With questions over her role in the PNM’s scholarship slush fund scandal, McDonald yesterday sought to distance herself from the fund’s operations for the years 2002 to 2007, but in the process raised more questions over her knowledge of irregularities later uncovered at the Ministry.
“A proper system was put in place and what I found very disingenuous is that the period was not divided. I could account for what I did from January 2008 to May of 2010,” McDonald said in Parliament yesterday.
At the same time, former Prime Minister Patrick Manning, who once wrote former Culture Minister Joan Yuille-Williams instructing her to handle a scholarship for a Grenadian national quietly, maintained silence over the latest revelations.
During her contribution to the Budget debate, McDonald addressed the issue, which was raised on Monday by Prime Minister Kamla Persad-Bissessar in Parliament. McDonald for the first time said she had stopped the programme, formally known as the Financial Assistance Programme, weeks after she entered office in November 2007.
“May I state that upon my arrival then and the assumption of my duties, with respect to the Financial Assistance Prog-
ramme, which is loosely called a scholarship programme, that programme was closed temporarily until the third week in January 2008,” she said. “The reason why? As minister, I closed that programme. Reason why I closed it? Because I need to get a better understanding of what the programme actually involves.”
In her statement to Parliament of December 4, 2009, when pressure was mounting on the former PNM administration to explain why it was withholding details of the programme, McDonald never disclosed that she had cause to stop the programme upon assuming office. McDonald, in her Budget contribution yesterday, admitted that she had to put “a structure in place” in relation to the programme and to form a committee to manage the programme and deal with applications.
In contrast, in 2009, McDonald told the Parliament that, “Cabinet agreed that the Ministry, in consultation with the CBOs and NGOs, (would) identify the criteria for the award of the bursaries; and that a Selection Committee (would) make the appropriate recommendations to the Minister”.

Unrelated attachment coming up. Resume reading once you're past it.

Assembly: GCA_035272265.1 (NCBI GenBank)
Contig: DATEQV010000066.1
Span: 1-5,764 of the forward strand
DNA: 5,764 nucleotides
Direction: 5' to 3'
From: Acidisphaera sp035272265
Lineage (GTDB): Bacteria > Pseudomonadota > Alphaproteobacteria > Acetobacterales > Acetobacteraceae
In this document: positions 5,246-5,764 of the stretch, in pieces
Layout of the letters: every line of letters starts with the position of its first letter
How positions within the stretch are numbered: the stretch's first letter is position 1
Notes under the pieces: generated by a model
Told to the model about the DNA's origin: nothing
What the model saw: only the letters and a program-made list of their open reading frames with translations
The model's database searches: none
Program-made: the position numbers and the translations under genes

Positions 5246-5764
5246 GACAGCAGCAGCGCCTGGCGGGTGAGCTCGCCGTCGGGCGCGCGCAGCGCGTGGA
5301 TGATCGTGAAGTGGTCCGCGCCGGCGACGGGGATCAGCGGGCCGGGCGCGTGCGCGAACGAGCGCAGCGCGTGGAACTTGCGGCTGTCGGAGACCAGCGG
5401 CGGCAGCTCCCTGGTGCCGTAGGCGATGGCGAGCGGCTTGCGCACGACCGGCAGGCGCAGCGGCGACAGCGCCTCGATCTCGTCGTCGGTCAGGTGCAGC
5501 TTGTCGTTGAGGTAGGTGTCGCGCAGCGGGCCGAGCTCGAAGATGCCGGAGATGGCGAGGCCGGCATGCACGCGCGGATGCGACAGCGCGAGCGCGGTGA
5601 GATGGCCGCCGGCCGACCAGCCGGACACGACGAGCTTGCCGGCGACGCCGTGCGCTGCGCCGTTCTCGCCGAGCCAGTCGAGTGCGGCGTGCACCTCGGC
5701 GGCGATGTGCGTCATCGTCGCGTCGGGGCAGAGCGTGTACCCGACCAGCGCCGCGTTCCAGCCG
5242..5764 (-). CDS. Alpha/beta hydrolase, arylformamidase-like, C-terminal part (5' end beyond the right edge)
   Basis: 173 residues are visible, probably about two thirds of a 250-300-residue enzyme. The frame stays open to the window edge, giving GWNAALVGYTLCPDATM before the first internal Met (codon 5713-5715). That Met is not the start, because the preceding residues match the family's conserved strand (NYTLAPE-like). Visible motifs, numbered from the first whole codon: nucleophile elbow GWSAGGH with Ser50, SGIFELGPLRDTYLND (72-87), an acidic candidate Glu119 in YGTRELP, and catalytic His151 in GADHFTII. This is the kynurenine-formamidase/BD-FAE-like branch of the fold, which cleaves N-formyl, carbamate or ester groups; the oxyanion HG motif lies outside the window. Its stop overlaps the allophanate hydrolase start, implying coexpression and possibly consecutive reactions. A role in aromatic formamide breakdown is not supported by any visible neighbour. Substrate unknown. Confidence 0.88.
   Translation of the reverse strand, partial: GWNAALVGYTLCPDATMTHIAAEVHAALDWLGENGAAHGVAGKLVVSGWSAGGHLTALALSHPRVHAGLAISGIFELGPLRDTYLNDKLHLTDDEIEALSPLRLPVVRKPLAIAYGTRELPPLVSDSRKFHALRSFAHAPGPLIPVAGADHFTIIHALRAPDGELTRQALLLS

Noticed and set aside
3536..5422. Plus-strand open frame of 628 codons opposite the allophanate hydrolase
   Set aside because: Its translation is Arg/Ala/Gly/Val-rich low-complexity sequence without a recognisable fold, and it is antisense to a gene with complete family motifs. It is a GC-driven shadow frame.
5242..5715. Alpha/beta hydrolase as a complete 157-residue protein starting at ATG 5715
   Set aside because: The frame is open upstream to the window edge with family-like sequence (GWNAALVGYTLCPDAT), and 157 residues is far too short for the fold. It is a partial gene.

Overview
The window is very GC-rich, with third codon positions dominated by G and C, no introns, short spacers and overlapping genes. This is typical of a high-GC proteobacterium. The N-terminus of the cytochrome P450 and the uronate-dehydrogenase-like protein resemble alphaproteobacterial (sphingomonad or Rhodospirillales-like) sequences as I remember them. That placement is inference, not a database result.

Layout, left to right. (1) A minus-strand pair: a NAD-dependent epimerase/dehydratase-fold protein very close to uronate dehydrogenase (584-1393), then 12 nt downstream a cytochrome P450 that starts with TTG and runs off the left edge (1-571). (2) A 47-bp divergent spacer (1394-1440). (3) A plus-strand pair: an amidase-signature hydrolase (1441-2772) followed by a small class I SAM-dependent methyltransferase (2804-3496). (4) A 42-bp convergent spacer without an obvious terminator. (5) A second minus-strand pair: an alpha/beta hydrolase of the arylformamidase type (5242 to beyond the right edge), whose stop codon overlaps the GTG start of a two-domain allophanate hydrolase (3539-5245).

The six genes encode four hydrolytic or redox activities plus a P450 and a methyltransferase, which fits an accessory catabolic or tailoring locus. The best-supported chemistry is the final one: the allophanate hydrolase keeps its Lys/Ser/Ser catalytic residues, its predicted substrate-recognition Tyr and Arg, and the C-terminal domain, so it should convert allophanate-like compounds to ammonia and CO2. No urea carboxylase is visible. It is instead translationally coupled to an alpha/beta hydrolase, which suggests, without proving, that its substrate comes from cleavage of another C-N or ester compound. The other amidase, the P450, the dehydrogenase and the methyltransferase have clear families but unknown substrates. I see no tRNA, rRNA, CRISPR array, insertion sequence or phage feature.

At the time, in 2009, the Minister gave no indication that the Selection Committee – as mandated by Cabinet – had never met prior to her tenure, as suggested by findings of the Equal Opportunities Commission this year. However, McDonald yesterday said that a committee was formed – apparently for the first time — under her tenure.
“A committee was formed,” she said at Tower D, Wrightson Road, Port-of-Spain, yesterday. “The committee was headed by Mr Wayne Wood as the chairman. The other committee members were Mr Victor McEachrane, Dr Valerie Hackshaw, Mr Roger Kawalsingh, Ms Amita Ganga. Those are the five members of the committee.”
“And they assumed responsibility for the programme for which there are policy documents, there are guidelines,” she said. (The Commission found that for the years 2002-2007 the programme’s guidelines were routinely flouted, a fact not disclosed by McDonald in Parliament after her review in her statement in 2009).
McDonald also yesterday said she introduced changes to the programme, but did not disclose why those changes were needed or what were her concerns with the programme.
“Also Mr Speaker, the application forms were all redone and were all placed on the Ministry’s website,” McDonald said. “This was done in January 2008. And indeed, every Wednesday, it was not unusual to see the entire committee meeting and interviewing applicants. The Minister removed herself from the process and this independent committee assessed all applications.”
She said two of the original members of the committee remained on it under current Multiculturalism Minister Winston Gypsy Peters, Ganga and Kawalsingh. The Port-of-Spain South MP did not say how she was aware of the current membership of the committee.
In response to McDonald’s statements, Government Chief Whip Dr Roodal Moonilal questioned why the programme was continued under the PNM.
“They continued the programme, they did not stop,” he said. “You see Mr Speaker when they were in office, they thought they would handle everything quietly, they thought they could handle everything quietly and nobody would know.”
During the lunch-break of Parliament, Manning was silent on the issue. Asked by Newsday why he had instructed Yuille-Williams in a letter to handle a scholarship he had recommended for a Grenadian national “quietly”, Manning walked away.